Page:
CSUN Deaf Ed Program Awarded $1.25 Million for Teacher Preparation

Deaf education credential candidates practicing reading to Deaf children in a methods course. Photo by Ellen Schneiderman.

The federal government has awarded California State University, Northridge $1.25 million over the course of five years to train teachers who are uniquely equipped to work collaboratively with parents and others to ensure deaf students get the best education possible.

The grant, from the Office of Special Education Programs in the U.S. Department of Education, is for CSUN’s new Interdisciplinary Deaf Education Teacher Preparation Program (IDEP). The program will develop a team that will include members of the Deaf community, parents, interpreters, paraeducators and related service professionals to help prepare teachers to more effectively impact their deaf students.

“Because of the unique and varied needs of deaf students, it is essential that Deaf educators collaborate with a wide variety of people who are invested in educating deaf children,” said Judy Coryell, the project director and an adjunct professor in CSUN’s Department of Special Education.

The interdisciplinary program was created in response to the critical shortage in the state of California of highly qualified special education professionals prepared to serve deaf, hard-of-hearing and deaf-and-blind students.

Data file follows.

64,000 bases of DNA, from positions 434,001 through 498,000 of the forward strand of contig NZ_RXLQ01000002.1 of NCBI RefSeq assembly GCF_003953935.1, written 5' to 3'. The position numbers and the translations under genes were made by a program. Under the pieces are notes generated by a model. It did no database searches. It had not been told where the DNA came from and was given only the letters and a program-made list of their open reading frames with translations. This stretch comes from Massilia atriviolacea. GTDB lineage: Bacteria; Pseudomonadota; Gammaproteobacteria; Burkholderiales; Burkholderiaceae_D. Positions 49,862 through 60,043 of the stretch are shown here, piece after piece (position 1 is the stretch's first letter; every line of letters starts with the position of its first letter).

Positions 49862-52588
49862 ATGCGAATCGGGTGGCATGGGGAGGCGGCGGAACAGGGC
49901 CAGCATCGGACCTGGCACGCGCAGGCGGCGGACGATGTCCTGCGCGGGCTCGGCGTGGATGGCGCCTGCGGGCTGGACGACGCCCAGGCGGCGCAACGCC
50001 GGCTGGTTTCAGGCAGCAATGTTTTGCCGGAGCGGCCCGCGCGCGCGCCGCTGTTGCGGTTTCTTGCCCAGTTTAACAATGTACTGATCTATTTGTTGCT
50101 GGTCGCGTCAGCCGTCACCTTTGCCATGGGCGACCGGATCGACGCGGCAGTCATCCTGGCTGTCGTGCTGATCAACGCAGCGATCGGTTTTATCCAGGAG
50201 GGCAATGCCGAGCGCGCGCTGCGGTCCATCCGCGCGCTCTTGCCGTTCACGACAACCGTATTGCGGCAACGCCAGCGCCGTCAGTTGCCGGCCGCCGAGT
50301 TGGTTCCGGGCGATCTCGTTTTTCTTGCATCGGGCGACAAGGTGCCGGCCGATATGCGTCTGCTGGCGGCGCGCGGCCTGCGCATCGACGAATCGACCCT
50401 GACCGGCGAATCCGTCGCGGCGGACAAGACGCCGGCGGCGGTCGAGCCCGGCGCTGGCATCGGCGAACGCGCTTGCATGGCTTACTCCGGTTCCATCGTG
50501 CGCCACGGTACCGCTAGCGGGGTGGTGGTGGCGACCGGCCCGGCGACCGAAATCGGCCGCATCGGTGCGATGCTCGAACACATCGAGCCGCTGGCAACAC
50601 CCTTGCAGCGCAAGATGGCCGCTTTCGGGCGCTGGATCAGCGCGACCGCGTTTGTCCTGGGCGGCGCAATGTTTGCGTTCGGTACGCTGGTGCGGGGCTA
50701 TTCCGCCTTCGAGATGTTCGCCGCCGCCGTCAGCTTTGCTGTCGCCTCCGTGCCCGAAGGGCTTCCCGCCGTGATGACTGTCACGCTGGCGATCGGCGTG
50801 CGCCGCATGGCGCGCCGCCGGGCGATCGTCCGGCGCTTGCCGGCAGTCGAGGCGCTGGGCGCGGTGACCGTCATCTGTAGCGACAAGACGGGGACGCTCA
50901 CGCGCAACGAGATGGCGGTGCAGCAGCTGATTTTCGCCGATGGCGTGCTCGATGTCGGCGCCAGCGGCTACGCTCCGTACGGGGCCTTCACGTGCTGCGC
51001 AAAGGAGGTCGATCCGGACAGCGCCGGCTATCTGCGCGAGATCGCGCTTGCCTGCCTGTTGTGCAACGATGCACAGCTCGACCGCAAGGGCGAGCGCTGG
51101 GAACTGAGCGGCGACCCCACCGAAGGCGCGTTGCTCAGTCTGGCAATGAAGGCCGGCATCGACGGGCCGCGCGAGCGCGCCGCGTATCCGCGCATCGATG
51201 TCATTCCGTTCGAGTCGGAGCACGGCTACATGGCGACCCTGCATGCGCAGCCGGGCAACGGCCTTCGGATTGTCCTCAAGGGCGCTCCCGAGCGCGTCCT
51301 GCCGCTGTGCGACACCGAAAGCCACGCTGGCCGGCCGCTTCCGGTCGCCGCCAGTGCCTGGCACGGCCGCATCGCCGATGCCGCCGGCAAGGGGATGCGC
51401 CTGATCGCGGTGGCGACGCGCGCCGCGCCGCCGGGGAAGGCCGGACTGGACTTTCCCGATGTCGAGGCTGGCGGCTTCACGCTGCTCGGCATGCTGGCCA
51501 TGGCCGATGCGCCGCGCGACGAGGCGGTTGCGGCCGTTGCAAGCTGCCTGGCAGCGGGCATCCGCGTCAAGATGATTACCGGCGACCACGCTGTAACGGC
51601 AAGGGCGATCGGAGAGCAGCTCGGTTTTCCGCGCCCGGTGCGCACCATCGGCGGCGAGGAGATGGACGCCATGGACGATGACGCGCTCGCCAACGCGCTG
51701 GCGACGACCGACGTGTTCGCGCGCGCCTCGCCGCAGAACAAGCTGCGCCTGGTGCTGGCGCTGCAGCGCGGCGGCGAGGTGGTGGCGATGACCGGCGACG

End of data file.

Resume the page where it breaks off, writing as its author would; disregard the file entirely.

From 2008 to 2010, the number of such candidates enrolled in teacher-education programs in the California State University system decreased by 18 percent. In 2011, state education officials recognized the need for such educators, establishing specific goals to address the shortage.

Ellen Schneiderman and Rachel Friedman Narr, both professors in the Deaf education specialization in CSUN’s Department of Special Education, came up with the idea for a project that emphasizes bringing together all the people who have a stake in preparing highly qualified teachers.

“The essential roles of families, the Deaf community, related-service professionals like speech pathologists and audiologists, as well as interpreters and classroom assistants, will become an integral part of the content in the preparation of Deaf educators,” Friedman Narr said.

The new program will start admitting students for enrollment in spring 2015. Program faculty will recruit a limited number of qualified students.

The Deaf education teacher preparation program at CSUN is one of only two bilingual American Sign Language-English preparation programs in California. It has a national reputation for graduating highly qualified special education teaching professionals.

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